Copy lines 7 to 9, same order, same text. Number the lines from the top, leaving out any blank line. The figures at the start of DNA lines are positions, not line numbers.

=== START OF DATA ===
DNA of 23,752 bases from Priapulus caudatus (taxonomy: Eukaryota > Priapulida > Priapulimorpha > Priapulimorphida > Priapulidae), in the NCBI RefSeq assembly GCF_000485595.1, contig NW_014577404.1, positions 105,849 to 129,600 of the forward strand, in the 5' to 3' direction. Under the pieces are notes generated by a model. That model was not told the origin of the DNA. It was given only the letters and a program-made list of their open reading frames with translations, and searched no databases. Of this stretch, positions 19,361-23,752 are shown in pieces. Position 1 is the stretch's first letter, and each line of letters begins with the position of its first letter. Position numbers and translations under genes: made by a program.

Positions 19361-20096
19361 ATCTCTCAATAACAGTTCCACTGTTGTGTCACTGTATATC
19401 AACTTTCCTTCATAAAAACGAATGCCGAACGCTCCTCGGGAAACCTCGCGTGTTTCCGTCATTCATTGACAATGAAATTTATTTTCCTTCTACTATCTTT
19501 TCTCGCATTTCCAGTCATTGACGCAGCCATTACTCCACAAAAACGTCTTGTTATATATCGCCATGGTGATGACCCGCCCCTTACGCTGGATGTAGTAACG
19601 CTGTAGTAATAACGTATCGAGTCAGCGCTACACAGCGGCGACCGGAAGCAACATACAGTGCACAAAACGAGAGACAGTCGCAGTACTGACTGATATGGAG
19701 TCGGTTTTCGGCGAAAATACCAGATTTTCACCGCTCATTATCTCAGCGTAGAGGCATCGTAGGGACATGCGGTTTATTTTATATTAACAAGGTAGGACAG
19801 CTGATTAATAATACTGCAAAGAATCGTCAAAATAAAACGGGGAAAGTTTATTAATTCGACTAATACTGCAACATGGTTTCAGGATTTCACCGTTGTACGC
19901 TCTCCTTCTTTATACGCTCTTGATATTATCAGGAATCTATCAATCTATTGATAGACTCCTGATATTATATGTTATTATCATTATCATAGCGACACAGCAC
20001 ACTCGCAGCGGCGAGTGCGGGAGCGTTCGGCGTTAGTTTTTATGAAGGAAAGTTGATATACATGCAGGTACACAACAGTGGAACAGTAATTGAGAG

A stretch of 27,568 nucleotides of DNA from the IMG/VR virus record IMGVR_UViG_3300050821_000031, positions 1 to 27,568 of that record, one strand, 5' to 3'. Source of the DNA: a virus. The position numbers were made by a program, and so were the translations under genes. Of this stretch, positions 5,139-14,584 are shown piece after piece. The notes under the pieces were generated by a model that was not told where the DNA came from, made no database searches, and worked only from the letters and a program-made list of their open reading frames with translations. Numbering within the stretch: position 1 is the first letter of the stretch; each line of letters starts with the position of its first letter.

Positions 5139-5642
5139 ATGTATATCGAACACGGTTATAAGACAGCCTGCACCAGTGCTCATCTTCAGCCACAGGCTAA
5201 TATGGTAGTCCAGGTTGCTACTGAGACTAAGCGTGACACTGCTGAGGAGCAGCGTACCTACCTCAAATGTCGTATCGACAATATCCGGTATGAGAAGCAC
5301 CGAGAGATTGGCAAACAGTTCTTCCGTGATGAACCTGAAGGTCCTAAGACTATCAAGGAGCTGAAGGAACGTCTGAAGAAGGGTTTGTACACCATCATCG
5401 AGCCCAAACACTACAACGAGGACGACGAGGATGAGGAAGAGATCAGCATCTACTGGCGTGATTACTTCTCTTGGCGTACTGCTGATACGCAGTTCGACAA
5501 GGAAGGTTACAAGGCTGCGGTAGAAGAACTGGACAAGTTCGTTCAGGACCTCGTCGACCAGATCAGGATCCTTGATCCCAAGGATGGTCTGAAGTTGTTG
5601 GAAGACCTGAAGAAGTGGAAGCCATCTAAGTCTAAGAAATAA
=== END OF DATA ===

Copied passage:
19701 TCGGTTTTCGGCGAAAATACCAGATTTTCACCGCTCATTATCTCAGCGTAGAGGCATCGTAGGGACATGCGGTTTATTTTATATTAACAAGGTAGGACAG
19801 CTGATTAATAATACTGCAAAGAATCGTCAAAATAAAACGGGGAAAGTTTATTAATTCGACTAATACTGCAACATGGTTTCAGGATTTCACCGTTGTACGC
19901 TCTCCTTCTTTATACGCTCTTGATATTATCAGGAATCTATCAATCTATTGATAGACTCCTGATATTATATGTTATTATCATTATCATAGCGACACAGCAC